Although childhood cancer is rare, leukemia is the most common form.
What Is Leukemia (ALL and AML)?
Leukemia is cancer of the tissues of the body which make the blood cells and the bone marrow. When leukemia strikes, the body makes an abundance of abnormal white cells that do not perform their proper functions. They invade the marrow and crowd out the normal healthy blood cells, making the patient susceptible to infection and bruising.
There are two main types of childhood leukemia:
- Acute lymphocytic leukemia (ALL)
- Acute myelocytic leukemia (AML)
ALL accounts for 80 percent of all leukemia in children and AML accounts for 20 percent.
For more detailed information regarding leukemia, including signs and symptoms, read our Helping Hand™.
As a national leader in outcomes and quality, we understand cancer.
What Causes Leukemia?
The cause of leukemia is not known, but we do know that it is not contagious and it is not thought to be hereditary. Some research suggests that things in the environment may play a role in developing this type of cancer.
How Is Leukemia Treated?
The types of treatment used most often to treat childhood cancer are:
- Radiation therapy
- Bone marrow transplantation
The goal of treatment is to destroy the cancer cells.
Your child may have one kind of treatment or a combination of treatments and may have to have a variety of tests and procedures during treatment. Their treatment plan depends on:
- The type of cancer
- Stage of disease
- Many other factors.
Before treatment starts, your doctor will discuss the treatment plan with you including expected benefits, risks and side effects. Nationwide Children's also participates in clinical trials.
The Blood and Cancer Center at Nationwide Children's Hospital is one of the largest pediatric cancer centers in the country and a member of the Children’s Oncology Group, which ensures that your child will get the highest quality care available anywhere in the country.
- Surgery is a local therapy that involves the surgical removal of all or part of the cancer. Often, surgery is used with chemotherapy and/or radiation therapy. The type of operation will depend on the location of the main tumor, its size and other individual factors.
- Chemotherapy is the treatment of cancer with “anti-cancer” drugs to destroy cancer cells. Chemotherapy drugs slow or stop cancer cells from growing and making more abnormal cells. While these drugs may affect normal healthy cells, these can repair and return to normal.
- Radiation Therapy is the treatment of cancer and other diseases with high-energy rays to damage or destroy cancer cells. Most radiotherapy is delivered from the outside of the body in the form of high energy X-rays. Radiation therapy can damage normal cells as well as cancer cells. When this happens, side effects occur. If your child is receiving radiation therapy, you will receive more information from your doctors and nurses.
- A Bone Marrow Transplant (BMT) replaces diseased bone marrow with healthy bone marrow. Bone marrow is the soft material inside the bones of the body that makes blood cells. In an autologous bone marrow transplant, the patient’s own bone marrow is treated and reinfused. In an allogenic bone marrow transplant, healthy marrow comes from a donor.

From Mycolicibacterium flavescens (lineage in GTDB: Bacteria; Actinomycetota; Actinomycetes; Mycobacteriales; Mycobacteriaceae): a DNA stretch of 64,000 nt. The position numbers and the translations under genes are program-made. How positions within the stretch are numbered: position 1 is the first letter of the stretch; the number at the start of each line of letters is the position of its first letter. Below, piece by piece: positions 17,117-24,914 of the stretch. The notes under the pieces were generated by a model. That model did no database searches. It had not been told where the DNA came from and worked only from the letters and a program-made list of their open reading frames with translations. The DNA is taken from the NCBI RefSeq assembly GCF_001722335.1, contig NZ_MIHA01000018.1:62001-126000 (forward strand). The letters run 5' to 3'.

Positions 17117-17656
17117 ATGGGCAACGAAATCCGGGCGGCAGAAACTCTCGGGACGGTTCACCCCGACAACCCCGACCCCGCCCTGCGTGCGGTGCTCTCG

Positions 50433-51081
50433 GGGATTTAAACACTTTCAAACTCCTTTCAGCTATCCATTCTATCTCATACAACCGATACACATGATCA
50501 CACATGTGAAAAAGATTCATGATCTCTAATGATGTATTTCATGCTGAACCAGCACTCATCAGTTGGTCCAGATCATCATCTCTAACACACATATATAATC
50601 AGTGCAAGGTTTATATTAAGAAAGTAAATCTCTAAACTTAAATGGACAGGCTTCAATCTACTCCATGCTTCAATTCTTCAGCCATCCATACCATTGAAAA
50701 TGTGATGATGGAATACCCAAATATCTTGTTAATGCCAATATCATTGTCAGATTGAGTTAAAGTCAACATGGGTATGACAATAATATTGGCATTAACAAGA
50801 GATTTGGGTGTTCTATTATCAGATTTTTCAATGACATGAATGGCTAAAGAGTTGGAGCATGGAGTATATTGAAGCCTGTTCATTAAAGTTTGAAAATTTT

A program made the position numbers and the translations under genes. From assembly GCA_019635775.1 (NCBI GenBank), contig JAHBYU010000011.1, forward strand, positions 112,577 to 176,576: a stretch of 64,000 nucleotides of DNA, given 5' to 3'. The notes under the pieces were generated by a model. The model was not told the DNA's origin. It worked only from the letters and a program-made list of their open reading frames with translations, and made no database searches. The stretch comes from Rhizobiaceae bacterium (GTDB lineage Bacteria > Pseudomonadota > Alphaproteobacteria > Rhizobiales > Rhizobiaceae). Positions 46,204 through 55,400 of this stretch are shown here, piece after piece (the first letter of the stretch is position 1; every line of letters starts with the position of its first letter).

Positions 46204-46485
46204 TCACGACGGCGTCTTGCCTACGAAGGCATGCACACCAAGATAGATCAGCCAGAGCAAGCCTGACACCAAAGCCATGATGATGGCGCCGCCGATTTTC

What Tests or Procedures May be Performed During Treatment?
Depending on your child’s diagnosis, he or she may need to have tests or procedures done periodically through their treatment. These may be done to see how your child is responding to treatment or to keep a watch on side effects.
Click on the links below to learn more about specific tests and procedures:
Clinical Trials at Nationwide Children's Hospital
You or your child may be asked to participate in a clinical trial. Your participation in this research study is voluntary.
A clinical trial is a research study in which physicians find ways to improve cancer treatment. The goals of these studies are to answer scientific questions about preventing, diagnosing and treating cancer.
A clinical trial for cancer treatment occurs in three phases.
Phase I – This is a first study done on a drug to test its safeness, to determine the right dose, and to determine when and how to give the drug. These studies usually are limited to a small number of patients.
Phase II – As in Phase I, this phase also tests the safety of a drug, but the trial also tests how well the drug works to treat different types of cancers.
Phase III – This phase of a clinical trial studies various drugs, usually in combination, against standard therapy. These studies enroll large numbers of patients at many different cancer centers.
Cancer treatment has improved greatly over the past several decades due to the use of clinical trials. Children’s Hospital does Phase I, Phase II and Phase III clinical trials. If you are asked to participate in a clinical trial, the physician will review the study and consent form with you and answer your questions. You will receive a pamphlet with more detailed information about clinical trials to help you make a decision.
You Might Also Be Interested In
5 Things I’ve Learned as a Cancer Survivor and Physician
We all have our own reasons for being in health care. For me, it’s personal. I was diagnosed with high risk B acute lymphoblastic leukemia at 11 years old.
Your Child Needs a Bone Marrow Transplant: What's Next?
Children requiring a bone marrow transplant are referred to a pediatric transplant center. Such centers have experience performing transplants and caring for children, adolescents and young adults after they receive a bone marrow transplant.
Is My Child at Risk for Infection After a Bone Marrow Transplant?
A bone marrow transplant involves taking those stem cells from a donor and putting them into a patient. The patient usually has received chemotherapy or radiation before receiving the donor stem cells.